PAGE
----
Sunday, August 21, 2016

Infiltrated a Ghetto to Expose the Nazis, But Nobody Would Believe Him

Another story of heroism that we rarely read about (see the penultimate paragraph in the excerpt below).  And for those who study resistance the Polish resistance should be a case study.

 But what a chilling statement in the first paragraph in the excerpt below (and Roosevelt's apparent reaction to it).  We should never forget man's capacity for crimes against humanity as there are others around the world even today who have the same capacity as Hitler and the Nazis.

And we should keep in mind the final paragraph in the excerpt below and hope to emulate his character but also that we should remember to listen to and respect those who are on the ground as the man in the arena who bring us knowledge and information upon which we should act.  And lastly I wonder how many other Jan Karskis are at universities throughout the US and the world.  I only wish I had been at Georgetown when he was alive. 

On June 28, Karski was invited to the White House to brief President Roosevelt. In describing the Polish situation, the courier emphasized a key point. “Mr. President, a distinction has to be made. The Germans persecute my people; they deny us education, send us to concentration camps, they want to make us a nation of slaves. With the Jews, it is different. They want to exterminate them.”

Roosevelt offered no comment. “He asked questions, questions, but not a single question about the Jews,” Karski recalled. The president’s final message: “You will tell the leaders that we will win this war! You will tell them that the guilty ones will be punished. Justice and freedom shall prevail. You will tell your nation that they have a friend in this house.”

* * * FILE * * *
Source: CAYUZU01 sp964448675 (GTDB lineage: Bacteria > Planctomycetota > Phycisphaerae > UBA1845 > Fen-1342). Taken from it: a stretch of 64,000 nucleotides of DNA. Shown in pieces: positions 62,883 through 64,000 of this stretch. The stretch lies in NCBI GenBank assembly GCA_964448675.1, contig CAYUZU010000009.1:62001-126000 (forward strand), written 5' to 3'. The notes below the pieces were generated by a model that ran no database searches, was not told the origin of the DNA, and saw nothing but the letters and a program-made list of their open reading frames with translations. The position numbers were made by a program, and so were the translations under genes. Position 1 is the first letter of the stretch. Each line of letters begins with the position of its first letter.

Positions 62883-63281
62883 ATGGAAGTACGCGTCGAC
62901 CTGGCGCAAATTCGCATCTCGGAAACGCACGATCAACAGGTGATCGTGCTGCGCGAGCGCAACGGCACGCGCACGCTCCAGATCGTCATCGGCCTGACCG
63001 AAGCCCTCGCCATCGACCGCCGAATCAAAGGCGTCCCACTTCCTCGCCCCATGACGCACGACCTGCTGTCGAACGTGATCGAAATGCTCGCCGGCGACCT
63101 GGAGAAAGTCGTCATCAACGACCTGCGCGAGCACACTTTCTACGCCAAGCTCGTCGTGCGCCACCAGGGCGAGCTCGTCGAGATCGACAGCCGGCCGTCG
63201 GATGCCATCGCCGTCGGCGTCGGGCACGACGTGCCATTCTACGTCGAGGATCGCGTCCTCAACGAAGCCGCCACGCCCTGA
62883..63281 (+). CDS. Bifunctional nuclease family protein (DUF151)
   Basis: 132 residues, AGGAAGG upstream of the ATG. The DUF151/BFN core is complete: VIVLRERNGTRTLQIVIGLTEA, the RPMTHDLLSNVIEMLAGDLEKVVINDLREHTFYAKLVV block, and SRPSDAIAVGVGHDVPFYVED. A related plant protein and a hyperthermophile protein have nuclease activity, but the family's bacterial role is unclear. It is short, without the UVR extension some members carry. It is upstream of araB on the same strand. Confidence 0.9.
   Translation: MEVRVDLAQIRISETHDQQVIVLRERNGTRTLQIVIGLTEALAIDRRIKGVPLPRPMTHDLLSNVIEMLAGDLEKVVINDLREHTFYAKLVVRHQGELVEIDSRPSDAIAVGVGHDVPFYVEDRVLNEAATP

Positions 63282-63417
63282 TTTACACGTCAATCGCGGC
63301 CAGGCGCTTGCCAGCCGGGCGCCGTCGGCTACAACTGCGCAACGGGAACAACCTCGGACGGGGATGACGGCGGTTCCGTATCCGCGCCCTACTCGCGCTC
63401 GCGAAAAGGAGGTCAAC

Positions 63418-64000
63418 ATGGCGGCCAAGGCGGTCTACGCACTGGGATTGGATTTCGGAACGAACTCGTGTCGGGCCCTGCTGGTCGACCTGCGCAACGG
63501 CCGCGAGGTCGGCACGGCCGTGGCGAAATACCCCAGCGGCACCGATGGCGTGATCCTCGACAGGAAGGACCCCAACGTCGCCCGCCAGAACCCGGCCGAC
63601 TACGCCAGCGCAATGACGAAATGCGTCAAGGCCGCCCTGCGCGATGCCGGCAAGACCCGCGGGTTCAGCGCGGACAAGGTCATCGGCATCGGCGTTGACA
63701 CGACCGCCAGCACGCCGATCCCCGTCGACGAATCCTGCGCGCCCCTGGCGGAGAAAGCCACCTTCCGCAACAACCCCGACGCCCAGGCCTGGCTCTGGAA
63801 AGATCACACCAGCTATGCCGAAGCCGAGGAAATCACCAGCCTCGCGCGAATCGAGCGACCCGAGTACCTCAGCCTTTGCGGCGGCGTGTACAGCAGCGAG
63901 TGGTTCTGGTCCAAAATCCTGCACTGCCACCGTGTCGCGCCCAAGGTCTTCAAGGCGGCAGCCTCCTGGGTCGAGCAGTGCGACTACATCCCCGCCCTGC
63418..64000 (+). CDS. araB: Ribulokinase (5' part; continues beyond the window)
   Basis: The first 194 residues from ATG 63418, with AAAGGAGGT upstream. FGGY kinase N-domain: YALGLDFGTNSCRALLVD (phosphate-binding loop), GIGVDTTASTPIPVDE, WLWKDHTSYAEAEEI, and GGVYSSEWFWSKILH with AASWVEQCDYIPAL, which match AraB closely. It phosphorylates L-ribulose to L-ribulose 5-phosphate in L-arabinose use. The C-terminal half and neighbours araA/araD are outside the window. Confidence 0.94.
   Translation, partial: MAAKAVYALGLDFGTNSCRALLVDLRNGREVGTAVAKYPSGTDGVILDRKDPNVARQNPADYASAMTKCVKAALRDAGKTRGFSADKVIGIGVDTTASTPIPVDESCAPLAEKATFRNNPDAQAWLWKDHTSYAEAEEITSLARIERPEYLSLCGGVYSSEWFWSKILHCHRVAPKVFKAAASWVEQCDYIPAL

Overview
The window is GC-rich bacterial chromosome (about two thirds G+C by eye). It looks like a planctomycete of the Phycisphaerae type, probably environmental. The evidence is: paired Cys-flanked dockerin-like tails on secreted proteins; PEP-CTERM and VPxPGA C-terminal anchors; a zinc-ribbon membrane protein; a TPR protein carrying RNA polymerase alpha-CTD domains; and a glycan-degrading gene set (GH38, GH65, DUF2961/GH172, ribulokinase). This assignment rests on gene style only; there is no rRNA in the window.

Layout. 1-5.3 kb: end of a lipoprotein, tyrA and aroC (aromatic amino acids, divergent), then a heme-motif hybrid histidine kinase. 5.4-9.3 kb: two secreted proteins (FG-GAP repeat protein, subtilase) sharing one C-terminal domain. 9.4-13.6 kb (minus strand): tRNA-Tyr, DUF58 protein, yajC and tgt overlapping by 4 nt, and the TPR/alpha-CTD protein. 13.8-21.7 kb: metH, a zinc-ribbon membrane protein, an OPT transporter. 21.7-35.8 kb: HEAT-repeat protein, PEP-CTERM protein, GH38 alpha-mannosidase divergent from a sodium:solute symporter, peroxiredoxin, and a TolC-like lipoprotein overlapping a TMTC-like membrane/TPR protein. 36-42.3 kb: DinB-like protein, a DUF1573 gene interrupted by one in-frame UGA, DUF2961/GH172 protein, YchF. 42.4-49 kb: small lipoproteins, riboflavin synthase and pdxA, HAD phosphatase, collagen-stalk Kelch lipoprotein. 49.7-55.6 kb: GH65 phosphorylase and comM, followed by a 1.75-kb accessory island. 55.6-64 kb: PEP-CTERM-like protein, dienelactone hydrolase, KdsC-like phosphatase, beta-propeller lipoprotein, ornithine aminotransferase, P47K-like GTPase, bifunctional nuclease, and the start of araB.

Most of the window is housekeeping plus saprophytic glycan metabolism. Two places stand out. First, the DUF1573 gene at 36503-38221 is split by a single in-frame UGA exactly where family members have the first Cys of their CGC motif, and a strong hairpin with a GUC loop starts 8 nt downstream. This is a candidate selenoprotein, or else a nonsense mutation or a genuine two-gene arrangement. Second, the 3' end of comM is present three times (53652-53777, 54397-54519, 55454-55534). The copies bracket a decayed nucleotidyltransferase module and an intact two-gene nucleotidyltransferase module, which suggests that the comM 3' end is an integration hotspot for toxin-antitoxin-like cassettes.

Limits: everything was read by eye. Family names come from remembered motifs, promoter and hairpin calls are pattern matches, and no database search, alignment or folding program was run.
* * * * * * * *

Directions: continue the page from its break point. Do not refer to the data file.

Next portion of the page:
After making so many visits to top officials in both capitals, Karski’s cover was blown and he remained in the United States. He wrote his Story of A Secret State, which was a huge critical and commercial success—but then this extraordinary account was largely forgotten. He became a highly respected professor of East European and international affairs at Georgetown University, although for many years he did not mention his personal story to his students.

But his story was gradually rediscovered and, as he began discussing it again, he always downplayed the danger of his actions. Speaking of the underground resistance, he wrote: “For the most part, our work was probably less thrilling, less of an adventure, than the work of a carpenter, and wholly devoid of sensational exploits.” That was only the false note in his descriptions of his experiences, born of an instinctive discomfort of portrayals of him as the hero he truly was.

When I visited Karski in his apartment in Chevy Chase, Maryland two years before his death in 2000, he was surrounded by the many awards he had collected from Israel, the United States and Poland. But he was not boastful in any way. In fact, his entire demeanor suggested that he felt that in one critical respect his mission had ended in failure. He had been clearly hurt by the refusal of British and American leaders to believe him all those years ago—and that fact still stung at the end of his life. Despite all the tributes that followed, he never claimed success.